Students from Japan and Waukesha Catholic Memorial High School work together on challenge

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The gap between high schools in Japan and Waukesha might seem far, but for one day last week, the bridge between them was tangible, and almost buildable.

Students from Johoku High School visited Catholic Memorial High School on Friday, Nov. 11, to learn more about CMH’s premiere engineering program and continue to build international relationships.

But there was a hands-on activity that offered a practical measure of their learning.

The challenge

Students from both high schools were paired together to conduct a STEM challenge, which involved fastening a boat made of tin foil, straw, Popsicle sticks and other items. The students were given 10 minutes to brainstorm and generate ideas and then to create the boat.

Small weights were placed on the boats to see if it would keep afloat. If the boat sank in the water basin, the students would go back to the drawing board. The students discuss what they could have done differently and then try another method.

CMH engineering instructor Mary Petrie said the point of the challenge is to learn how to apply a design thinking process in a short amount of time.

"This leads to higher level thinking skills, which will enable them to eventually design a bridge," Petrie said.

Typically these type of challenges are done with the freshmen classes to get them used to collaborating and communicating as a group – soft skills that are often missing, at first, she said.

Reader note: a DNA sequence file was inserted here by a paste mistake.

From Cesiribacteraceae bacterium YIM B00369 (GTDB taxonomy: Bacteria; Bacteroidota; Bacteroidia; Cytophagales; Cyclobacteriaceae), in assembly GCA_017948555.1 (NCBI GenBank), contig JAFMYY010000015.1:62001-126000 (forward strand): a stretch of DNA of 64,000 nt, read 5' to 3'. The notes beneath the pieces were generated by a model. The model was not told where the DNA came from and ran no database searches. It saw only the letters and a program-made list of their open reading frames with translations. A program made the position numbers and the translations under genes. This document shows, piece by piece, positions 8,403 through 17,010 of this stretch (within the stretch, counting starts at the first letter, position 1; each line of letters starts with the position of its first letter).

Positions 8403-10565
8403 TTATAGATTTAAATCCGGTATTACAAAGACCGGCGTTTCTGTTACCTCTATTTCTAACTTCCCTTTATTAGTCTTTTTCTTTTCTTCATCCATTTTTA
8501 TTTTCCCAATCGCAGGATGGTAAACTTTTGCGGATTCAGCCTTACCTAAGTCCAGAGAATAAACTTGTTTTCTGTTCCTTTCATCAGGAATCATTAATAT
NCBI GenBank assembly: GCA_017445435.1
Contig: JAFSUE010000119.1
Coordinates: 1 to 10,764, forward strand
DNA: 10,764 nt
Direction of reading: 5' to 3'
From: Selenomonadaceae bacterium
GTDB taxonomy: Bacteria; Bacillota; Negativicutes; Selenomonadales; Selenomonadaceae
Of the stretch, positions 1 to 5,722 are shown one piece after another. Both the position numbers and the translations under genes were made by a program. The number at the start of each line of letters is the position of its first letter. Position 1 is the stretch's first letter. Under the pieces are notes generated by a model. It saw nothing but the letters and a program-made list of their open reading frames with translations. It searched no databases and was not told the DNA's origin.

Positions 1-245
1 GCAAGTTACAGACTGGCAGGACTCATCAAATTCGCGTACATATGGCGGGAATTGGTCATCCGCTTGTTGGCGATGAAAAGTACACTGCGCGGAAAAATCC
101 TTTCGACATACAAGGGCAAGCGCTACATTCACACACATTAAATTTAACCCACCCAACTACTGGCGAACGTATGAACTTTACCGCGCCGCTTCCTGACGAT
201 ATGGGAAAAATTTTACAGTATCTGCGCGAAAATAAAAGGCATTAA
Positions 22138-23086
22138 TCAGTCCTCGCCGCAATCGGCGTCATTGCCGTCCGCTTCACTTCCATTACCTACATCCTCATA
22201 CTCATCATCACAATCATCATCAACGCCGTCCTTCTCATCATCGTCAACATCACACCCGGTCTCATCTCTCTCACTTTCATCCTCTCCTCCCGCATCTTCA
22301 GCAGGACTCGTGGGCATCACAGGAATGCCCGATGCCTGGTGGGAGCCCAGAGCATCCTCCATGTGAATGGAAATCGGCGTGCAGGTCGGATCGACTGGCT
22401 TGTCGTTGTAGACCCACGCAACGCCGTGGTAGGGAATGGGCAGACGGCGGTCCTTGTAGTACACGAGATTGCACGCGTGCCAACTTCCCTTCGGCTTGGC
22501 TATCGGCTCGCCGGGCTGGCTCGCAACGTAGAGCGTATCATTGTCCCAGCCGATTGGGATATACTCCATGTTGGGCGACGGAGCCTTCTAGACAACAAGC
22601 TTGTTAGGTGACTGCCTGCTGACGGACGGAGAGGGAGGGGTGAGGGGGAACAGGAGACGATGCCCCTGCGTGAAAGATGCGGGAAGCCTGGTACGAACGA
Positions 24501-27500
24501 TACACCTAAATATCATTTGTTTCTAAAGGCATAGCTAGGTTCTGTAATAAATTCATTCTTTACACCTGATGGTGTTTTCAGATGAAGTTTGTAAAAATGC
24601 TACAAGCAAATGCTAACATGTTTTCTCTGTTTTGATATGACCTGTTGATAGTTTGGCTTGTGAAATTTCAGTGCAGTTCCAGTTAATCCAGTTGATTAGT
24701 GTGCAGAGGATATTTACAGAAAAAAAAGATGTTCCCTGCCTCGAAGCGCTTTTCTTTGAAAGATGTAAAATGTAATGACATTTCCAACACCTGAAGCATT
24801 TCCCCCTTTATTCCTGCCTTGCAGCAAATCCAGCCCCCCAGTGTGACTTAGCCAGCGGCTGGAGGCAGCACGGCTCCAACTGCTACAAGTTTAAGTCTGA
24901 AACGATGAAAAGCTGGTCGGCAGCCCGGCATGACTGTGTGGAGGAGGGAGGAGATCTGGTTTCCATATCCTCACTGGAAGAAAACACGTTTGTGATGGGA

Despite the obvious language barrier, Petrie said the Japanese and CMH students actively engaged each other in the task at hand.

"The hardest part is the time restriction – they have to start testing out their boats," she said, also noting that the challenge incorporates assessment and evaluation.

Student reaction

CMH student Austin Young said it was fun and working with someone from a different culture. Kouki Yoshida and Young worked together during Friday morning's exercise.

"It was a good experience to see their thinking in Japan and our thinking in Wisconsin. We got both sides of the spectrum," Young said. "It was fun to work with someone from across the world. it was awesome."

Matt Wilson shared Young's enthusiasm, saying it was thrilling to complete the boat with his boat partner, Takuto Kodama.

For Wilson, a challenge was making sure everyone's voice was heard. He admits the language barrier made this challenging but he worked around it.

"It is engineering, which incorporates design and ideas. It transcends those barriers," Wilson said.

In training, too

Strictly speaking, the students from Japan didn't make the trip to solely interact with their CMH counterparts.

They were in Wisconsin for Trainfest, a large national model railroad show held Nov. 12-13 at the Wisconsin Expo Center at State Fair Park in West Allis, to display the prize-winning miniature model railroad module they created. The students' train module showcases the Hiroshima Peace Memorial.

The students were among 200 teams from Japan competing in the model train contest. The competition and travel prize was sponsored by Sekisui Kinzoku Co. Ltd., headquartered in Tokyo, but even that firm has a not-so-distant counterpart in the region. Sekisui is the parent company of Kato USA, based in Schaumburg, Illinois. Kato produces a variety of N scale and HO scale model trains of American prototypes.

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